Dove is excited to support the work of the Windrider Forum and Dr. Rob Johnston’s team at Fuller Theological seminary. Please enjoy this excerpt on their annual work at the famed Sundance Film Festival from The Deseret News.
PARK CITY — Pontius Pilate doesn’t normally come up in Sundance Film Festival panels.
But this wasn’t a normal Sundance panel. Instead of a theater, it was in a church, and instead of volunteers in yellow Sundance coats, it was led by a pastor. Murmurs of “Amen!” and “Preach it!” rippled through the audience. The panelists, however, were the directors and producers of the documentary “Whose Streets,” which premiered at Sundance this year, and they were answering questions about the making of the film, just as they did at other screenings and panels during the festival.
“Does anybody ever have any sympathy for Pontius Pilate? Anybody ever (excuse him because of) all he was going through, all the pressure he had, trying to govern all of these people?” said Damon Davis, co-director and producer of “Whose Streets,” a documentary about protests in Ferguson, Missouri, following the shooting death of unarmed teenager Michael Brown by police.
“The moral to the story is if you sit there and you rationalize things and you let them happen for whatever reason, you’re just as guilty,” Davis said.
Davis was addressing evangelical seminary students attending the Sundance Film Festival with the Windrider Forum, a Christian group established by Fuller Theological Seminary faculty and alumni that organizes discussions of emerging cultural issues depicted in film. For 14 years, students and faculty have been coming to Sundance to screen movies, meet with film producers and directors and talk about what it all means in a Christian context. Other seminaries and individual students have joined in recent years, and this year there were 250 participants from around the country.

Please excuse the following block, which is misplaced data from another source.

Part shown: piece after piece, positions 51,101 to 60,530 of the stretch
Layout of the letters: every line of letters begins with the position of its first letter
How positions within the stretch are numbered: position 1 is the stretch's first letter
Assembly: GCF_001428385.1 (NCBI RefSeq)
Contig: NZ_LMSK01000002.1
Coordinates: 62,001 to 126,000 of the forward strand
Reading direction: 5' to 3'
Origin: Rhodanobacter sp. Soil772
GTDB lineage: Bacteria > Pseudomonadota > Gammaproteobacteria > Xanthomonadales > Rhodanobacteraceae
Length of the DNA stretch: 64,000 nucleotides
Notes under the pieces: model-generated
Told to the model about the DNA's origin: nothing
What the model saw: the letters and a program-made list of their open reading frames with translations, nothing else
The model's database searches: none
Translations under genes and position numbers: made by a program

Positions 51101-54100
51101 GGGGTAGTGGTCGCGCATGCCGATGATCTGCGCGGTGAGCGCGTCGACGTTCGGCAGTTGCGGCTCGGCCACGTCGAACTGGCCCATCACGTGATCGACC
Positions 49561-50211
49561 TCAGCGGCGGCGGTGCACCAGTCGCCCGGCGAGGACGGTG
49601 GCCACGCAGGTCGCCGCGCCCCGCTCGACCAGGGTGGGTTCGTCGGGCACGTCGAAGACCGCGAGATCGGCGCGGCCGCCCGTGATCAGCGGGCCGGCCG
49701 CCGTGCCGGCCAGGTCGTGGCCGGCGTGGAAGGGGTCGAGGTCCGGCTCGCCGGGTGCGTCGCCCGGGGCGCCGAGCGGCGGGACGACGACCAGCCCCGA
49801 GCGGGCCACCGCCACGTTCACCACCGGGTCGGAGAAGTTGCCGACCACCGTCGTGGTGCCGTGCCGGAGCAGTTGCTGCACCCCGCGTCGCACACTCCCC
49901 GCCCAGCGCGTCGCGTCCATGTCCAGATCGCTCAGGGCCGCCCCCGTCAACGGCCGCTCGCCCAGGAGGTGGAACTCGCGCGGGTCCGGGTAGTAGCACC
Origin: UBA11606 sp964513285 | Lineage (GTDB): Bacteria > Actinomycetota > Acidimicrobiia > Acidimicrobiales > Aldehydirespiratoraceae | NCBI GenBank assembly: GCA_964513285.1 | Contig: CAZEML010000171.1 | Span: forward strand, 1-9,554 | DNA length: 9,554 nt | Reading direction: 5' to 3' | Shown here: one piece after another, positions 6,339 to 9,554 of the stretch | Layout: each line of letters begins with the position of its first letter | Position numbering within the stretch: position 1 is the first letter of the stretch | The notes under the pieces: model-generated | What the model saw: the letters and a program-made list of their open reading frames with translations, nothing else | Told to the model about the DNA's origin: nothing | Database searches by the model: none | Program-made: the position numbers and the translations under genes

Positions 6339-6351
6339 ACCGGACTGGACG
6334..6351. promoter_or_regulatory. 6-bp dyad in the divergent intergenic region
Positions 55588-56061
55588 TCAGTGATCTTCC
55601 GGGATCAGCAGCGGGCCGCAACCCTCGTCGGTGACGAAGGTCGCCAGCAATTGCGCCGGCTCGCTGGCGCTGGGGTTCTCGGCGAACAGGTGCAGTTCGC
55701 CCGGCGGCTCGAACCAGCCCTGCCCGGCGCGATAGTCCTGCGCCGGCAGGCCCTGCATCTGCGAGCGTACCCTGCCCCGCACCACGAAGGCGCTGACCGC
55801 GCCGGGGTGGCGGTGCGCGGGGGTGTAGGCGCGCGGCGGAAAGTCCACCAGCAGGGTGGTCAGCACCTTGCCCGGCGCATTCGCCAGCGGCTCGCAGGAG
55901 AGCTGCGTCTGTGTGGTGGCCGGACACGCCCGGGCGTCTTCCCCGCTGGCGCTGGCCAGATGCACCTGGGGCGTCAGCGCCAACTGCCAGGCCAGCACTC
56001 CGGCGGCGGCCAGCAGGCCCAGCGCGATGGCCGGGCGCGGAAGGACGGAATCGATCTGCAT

“The beauty of film is that it allows us to expand our experience”
It’s an unlikely group to be gathering at one of the biggest events of the year for the film industry, which is sometimes viewed by Christians as having a tin ear for issues of faith. Out of 225 films accepted to the festival this year, only two told stories of religious communities and individuals.
But the Windrider students aren’t there to criticize representations of religion or stand up for the faith, said Kutter Callaway, assistant professor of theology and culture at Fuller Theological Seminary. Instead, he said, they are there to listen.
Windrider panel discussions tend to focus on documentary films about social issues. Filmmakers interested in social action are eager to talk to students, Callaway said, and they raise questions about what Christians are called to do in the world.
This year, that meant films about race, such as “Whose Streets,” and the Syrian crisis, including “Cries from Syria.”
During the Q&A with the “Whose Streets” crew on Thursday, Lisa Swain, associate professor of cinema and media arts at Biola University, reacted to the filmmakers.
“I thought your analogy about Pilate was so apt,” she said. “I know that I speak on behalf of — ” she paused, her voice cracking with emotion, “on behalf of a lot of white Christians that are sorry we were washing our hands. We don’t want to wash our hands anymore.”
“The beauty of film is that it allows us to expand our experience,” said Rob Johnston, professor of theology and culture at Fuller. “Film is a wonderful way to allow ourselves to go deeper.”